Local councils are facing tough budget cuts. But could they sell off some of their 11,000 acres of land to cope? Channel 4's Dispatches investigates how much land your local council owns.
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What land could your council sell?
The map above shows brownfield land that local councils in England owned in 2008 and could be sold for development.
ScraperWiki made this map using information gathered by the Homes & Communities Agency from local councils. The full dataset is called the National Land Use Database.
Local authorities across the UK own 11,331 acres in total. To put that in context, that amount of land has the capacity for more than 87,000 houses, which could be worth more than £13.4bn.
In light of the tough spending settlements councils are facing - with an average cut in their budgets of 8.9 per cent - could it be the time to sell off some of this land and reap the rewards?
The assets can only be sold once so councils need to make sure they get the best possible price. Local Government Association's Richard Kemp
Channel 4 Dispatches has taken a look at the land owned by councils and tonight Krishnan Guru-Murthy will host a debate on whether they should sell some of their assets to cope with spending cuts.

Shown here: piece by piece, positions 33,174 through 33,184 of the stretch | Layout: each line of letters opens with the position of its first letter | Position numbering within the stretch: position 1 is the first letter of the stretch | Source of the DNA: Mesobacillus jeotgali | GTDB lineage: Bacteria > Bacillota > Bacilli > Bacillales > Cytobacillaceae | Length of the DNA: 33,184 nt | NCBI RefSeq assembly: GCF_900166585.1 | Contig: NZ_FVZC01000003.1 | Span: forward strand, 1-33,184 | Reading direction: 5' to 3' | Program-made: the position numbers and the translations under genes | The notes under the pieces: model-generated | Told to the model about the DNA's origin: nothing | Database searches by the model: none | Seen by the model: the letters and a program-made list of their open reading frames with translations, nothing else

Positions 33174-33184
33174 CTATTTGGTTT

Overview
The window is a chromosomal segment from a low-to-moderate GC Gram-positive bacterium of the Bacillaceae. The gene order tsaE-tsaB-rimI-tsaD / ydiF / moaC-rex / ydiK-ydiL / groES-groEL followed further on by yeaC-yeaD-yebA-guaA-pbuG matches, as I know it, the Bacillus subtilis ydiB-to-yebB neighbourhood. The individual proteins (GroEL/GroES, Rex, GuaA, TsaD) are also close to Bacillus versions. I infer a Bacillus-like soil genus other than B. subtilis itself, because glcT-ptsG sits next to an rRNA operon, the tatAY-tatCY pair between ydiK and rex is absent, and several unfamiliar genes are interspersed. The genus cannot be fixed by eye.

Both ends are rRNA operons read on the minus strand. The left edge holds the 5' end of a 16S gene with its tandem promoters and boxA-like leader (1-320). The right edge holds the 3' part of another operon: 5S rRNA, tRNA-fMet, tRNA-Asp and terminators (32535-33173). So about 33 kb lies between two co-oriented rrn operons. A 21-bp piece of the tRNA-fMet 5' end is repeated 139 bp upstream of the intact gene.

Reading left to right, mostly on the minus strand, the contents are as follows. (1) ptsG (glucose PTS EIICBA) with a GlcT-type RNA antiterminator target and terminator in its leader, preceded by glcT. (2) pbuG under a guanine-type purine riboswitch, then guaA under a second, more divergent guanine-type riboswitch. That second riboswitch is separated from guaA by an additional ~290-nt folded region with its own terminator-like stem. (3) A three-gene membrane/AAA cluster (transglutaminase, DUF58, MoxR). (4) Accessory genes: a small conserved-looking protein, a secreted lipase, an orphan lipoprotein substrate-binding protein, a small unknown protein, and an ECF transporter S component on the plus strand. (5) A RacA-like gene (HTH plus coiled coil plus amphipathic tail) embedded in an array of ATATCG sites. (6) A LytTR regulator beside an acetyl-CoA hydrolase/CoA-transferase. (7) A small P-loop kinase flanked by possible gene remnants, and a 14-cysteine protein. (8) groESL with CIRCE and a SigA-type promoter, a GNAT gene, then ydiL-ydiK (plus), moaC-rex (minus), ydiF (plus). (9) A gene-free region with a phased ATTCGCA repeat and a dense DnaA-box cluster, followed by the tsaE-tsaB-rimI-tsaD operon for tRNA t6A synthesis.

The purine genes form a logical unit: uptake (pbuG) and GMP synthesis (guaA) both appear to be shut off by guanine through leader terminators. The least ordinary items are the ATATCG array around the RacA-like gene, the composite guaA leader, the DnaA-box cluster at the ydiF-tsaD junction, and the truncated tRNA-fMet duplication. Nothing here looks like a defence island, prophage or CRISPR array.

Dispatches has also looked into the assets owned by central Government - from Buckingham Palace to Stonehenge - and whether these could be sold to pay down the national debt.
But it's not as easy as all that, some critics say.
Local Government Association Vice Chairman, Richard Kemp, told Channel 4 News: "Town halls need to treat their assets as investments. They can only be sold once so councils need to make sure they get the best possible price.
"The cash from the sale of a building or land can be put to good use but there may be better value for residents in holding onto the property. In a lot of ways councils should look at this issue through the eyes of the private sector. Is maintaining a property costing more than the potential returns? Can a brownfield site be developed and sold down the line for a greater profit? It's about weighing the costs against potential returns."
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